As can be seen from Essex County Council’s figures, this is a very busy road and is difficult to access on to or from side roads due to the heavy traffic.   It has been proven A-roads are more dangerous than motorways because of side roads and we have six on Goldings Hill.   It is used by vehicles wanting to access or exiting from the M25 motorway about two miles away.

The A121, Goldings Hill, is heavily used by traffic and any additional side road movements will only increase the dangers.

The information given on accessing the town centre, local schools, the college and underground stations on foot are very misleading as new or even existing residents would not walk those distances.   This site is in the northern most part of the town as it is only 2 minutes walk from Epping Forest.

  • Misleading information on accessing essential places.

  • Parking

There is inadequate parking for that number of 3 and 4 bedroom houses and their visitors.   There is no other land available for them to use.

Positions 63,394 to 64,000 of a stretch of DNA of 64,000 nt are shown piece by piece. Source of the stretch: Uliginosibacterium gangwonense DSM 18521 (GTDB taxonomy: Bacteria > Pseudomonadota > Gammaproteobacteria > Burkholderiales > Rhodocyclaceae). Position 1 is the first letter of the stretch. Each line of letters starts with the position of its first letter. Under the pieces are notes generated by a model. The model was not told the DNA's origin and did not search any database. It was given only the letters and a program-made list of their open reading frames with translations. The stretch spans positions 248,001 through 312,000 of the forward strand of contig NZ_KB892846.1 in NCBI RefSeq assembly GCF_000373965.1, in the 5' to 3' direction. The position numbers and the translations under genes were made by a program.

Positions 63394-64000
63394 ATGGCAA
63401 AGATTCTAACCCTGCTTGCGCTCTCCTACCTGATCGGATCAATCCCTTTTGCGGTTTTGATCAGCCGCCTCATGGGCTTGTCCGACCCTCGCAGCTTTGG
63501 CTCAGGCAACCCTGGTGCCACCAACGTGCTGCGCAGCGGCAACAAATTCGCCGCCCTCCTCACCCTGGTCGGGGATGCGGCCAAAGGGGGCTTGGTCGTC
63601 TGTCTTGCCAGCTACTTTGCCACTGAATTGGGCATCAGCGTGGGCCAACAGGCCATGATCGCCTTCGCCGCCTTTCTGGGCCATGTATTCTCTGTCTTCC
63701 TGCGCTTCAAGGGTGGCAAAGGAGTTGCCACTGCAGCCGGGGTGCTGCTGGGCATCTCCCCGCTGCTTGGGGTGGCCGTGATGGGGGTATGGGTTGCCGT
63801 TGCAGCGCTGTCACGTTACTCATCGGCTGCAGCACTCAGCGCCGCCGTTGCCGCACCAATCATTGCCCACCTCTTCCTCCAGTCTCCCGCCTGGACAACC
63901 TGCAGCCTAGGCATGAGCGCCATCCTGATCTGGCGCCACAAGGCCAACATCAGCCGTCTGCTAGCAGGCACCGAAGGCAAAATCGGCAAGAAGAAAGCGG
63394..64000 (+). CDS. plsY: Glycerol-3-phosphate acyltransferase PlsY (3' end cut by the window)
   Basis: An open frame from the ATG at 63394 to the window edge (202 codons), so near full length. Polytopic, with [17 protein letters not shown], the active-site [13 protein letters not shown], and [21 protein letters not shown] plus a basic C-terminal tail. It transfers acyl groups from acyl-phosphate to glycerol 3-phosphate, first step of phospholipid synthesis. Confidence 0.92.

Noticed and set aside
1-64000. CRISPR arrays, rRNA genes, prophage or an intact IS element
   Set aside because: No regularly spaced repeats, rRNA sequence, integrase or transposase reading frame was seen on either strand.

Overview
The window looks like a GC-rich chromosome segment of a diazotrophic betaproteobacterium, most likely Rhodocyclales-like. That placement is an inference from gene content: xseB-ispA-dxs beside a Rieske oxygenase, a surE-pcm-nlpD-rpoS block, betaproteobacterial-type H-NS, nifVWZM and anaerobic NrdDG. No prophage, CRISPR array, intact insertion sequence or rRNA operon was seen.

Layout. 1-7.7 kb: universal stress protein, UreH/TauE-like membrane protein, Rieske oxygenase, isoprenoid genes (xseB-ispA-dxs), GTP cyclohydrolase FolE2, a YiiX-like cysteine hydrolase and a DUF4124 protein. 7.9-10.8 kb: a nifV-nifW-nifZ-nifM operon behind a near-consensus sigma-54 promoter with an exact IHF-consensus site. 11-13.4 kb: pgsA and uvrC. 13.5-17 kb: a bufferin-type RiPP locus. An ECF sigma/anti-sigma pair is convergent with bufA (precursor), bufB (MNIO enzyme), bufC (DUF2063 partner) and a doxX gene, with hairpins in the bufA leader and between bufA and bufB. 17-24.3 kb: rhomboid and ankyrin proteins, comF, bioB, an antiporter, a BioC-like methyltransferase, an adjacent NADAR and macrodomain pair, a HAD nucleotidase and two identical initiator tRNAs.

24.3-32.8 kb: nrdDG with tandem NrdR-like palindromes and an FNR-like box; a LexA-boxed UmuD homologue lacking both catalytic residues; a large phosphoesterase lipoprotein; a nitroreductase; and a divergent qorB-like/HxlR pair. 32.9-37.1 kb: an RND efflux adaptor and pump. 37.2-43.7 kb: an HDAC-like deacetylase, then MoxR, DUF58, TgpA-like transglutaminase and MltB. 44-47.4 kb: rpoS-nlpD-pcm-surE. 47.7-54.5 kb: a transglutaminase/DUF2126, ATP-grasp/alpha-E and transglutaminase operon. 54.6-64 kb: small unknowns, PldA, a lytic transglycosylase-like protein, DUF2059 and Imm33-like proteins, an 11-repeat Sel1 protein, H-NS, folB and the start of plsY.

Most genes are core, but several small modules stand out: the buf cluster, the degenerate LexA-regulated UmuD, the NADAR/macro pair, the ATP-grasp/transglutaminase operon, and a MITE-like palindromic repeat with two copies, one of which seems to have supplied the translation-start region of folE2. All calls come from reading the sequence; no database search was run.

There is inadequate parking for the proposed number of houses and visitors.

  • Appendices A ST-2397-01 and E ST-2397-02 in the Stomor Transport Statement are totally incorrect in terms of land ownership of ‘Old Lane’(see Land Registry documents).

  • Contaminated Lane

We request that no contamination on to LPG takes place when dealing with the contamination of this site.




Jan 4 15

All three appraisals now adopted – and allotments included

by admin

ALL THREE CHARACTER APPRAISALS prepared and developed in draft by the Hills Amenity Society have now been adapted for adoption by Epping Forest District Council, the first two in April and the third, Baldwins Hill, in June.

The appraisals, which can be found on the Council’s website or are available in hard copy form from the Council offices, define the character of the three areas and outline management plans for the area.

The major change is to the Baldwins Hill Conservation Area which, following pressure from the Hills Amenity Society and other bodies, now includes the Almshouses and adjoining Loughton Potato Ground which has been widely welcomed as important protection for the future.

The management plan for Staples Road states:


General management objectives to preserve and enhance the conservation area